--- Making a Permanent Impression Since 1994 ---
November 4, 1996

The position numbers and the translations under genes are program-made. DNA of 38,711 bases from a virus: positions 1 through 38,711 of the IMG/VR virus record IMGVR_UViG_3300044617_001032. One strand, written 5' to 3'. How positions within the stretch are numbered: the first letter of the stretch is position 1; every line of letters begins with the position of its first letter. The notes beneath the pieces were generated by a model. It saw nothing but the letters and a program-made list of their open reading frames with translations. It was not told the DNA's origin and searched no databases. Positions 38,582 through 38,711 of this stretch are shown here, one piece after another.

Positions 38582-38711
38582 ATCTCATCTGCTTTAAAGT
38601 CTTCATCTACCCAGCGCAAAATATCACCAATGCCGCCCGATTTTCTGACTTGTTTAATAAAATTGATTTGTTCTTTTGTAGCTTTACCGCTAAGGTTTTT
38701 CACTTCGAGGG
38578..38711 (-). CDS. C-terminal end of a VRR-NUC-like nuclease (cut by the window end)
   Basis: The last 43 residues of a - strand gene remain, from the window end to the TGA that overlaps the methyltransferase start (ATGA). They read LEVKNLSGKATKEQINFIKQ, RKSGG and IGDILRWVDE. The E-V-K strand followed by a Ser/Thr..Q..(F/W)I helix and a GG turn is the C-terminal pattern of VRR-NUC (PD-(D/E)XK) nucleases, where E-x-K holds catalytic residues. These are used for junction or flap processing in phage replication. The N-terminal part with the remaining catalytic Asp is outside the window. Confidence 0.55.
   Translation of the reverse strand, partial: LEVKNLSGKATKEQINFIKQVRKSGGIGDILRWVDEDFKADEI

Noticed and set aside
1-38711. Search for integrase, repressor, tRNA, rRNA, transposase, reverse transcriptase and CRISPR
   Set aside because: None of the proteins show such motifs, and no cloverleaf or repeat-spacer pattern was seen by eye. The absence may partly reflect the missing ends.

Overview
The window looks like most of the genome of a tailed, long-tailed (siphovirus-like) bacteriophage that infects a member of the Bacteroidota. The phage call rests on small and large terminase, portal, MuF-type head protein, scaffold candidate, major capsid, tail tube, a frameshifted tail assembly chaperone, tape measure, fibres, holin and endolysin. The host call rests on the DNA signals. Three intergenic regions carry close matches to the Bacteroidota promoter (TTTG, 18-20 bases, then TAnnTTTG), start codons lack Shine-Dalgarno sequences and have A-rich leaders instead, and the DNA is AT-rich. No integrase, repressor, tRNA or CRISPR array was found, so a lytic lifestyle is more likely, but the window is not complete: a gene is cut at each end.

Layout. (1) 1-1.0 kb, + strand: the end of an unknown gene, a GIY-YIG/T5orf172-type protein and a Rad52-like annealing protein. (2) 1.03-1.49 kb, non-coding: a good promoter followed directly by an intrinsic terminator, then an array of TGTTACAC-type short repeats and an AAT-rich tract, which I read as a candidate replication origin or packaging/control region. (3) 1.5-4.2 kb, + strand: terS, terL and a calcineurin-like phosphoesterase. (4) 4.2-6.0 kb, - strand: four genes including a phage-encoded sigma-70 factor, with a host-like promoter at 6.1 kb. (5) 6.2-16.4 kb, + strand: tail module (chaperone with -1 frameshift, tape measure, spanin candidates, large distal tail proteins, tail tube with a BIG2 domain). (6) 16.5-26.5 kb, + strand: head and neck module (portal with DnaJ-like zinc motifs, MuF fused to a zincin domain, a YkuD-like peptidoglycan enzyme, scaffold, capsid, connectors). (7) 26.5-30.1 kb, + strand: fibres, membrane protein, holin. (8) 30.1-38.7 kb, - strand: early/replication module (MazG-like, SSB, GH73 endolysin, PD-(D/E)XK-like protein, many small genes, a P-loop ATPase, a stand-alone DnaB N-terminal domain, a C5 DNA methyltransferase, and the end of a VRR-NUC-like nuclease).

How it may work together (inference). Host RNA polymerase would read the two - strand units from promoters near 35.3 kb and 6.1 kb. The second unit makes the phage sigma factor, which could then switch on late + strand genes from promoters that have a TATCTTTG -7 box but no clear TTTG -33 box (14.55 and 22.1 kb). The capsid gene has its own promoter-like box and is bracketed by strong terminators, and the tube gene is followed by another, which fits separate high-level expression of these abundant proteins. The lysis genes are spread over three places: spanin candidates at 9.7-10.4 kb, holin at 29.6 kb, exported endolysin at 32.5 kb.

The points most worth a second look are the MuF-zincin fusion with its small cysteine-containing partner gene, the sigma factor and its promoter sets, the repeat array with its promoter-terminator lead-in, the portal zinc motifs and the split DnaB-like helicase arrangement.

By Dennis Flesch Tattoo Staff Writer While debating in Hartford, presidential candidate Bob Dole took an opportunity to criticize the president on his highly liberal views. Dole called Bill Clinton "a liberalíí and questioned some of the presidentís decisions. In Clintonís rebuttal, he did everything to defend himself, ultimately denying that he was any kind of a hard-core liberal. One would have expected the president to return the favor and lash his foeís highly conservative views. Clinton, though, never called Dole a conservative with the same scorn and contempt that he was tagged a "liberal." Well, I am taking the initiative that Clinton neglected. Dole is a conservative in every sense of the word, and that is not necessarily a good thing. If elected, the Republican is proposing an across-the-board 15 percent tax cut that many people, including Clinton, say is unrealistic. In one estimate, the cut would cost the federal government $515 billion - and yet Dole vows to balance the budget quicker than Clinton. So how is Dole going to pay for this 15 percent? The answer is by cutting all the governmentís "liberal programs." On the night of the debate, Dole said it was time the government started "pinching pennies." Thatís how Dole plans to get the funds for his big tax cut. The idea of pinching pennies implies getting rid of things that donít have to exist, in effect getting rid of waste. But the programs Dole believes are wasteful are Medicare, Medicaid and the Education department. So rather than cut the truly superfluous costs in government, Dole will practically eliminate the programs that allow single- income families to sleep at night, and give some of the less fortunate students a better education. His views reflect his conservative status - which is why Clinton would have made a strong point by returning Doleís comment with one equal and opposite. Dole has yet to give a detailed outline of where he plans to "pinch pennies" because if he did he would meet with such great opposition that his place in the polls would drop below that of Ross Perot - and then some. Doleís campaign slogan is that he trust the people. But can we trust Bob Dole? If he acts with such utter deception, trying to fool the people by being vague and general, we canít. The meaning of Doleís promise to trust the people is open to interpretation. Does Dole trust that people will be able to survive without proper medical attention? Does he trust that we will be able to maintain the same level of education if he axes the government department that upholds educational standards? The problem here is that he does. As a conservative, he believes people should be able to get along without interference from government. Though Dole said he would "reform" programs, he is trying to deceive the people. The fact is that extreme cuts in Medicare, Medicaid and Social Security are virtually necessary in order to give the public a 15 percent tax cut. Dole is making a lot of people nervous and canít morally fill Clintonís shoes as president. Our fellow poor and middle class Americans simply donít deserve him.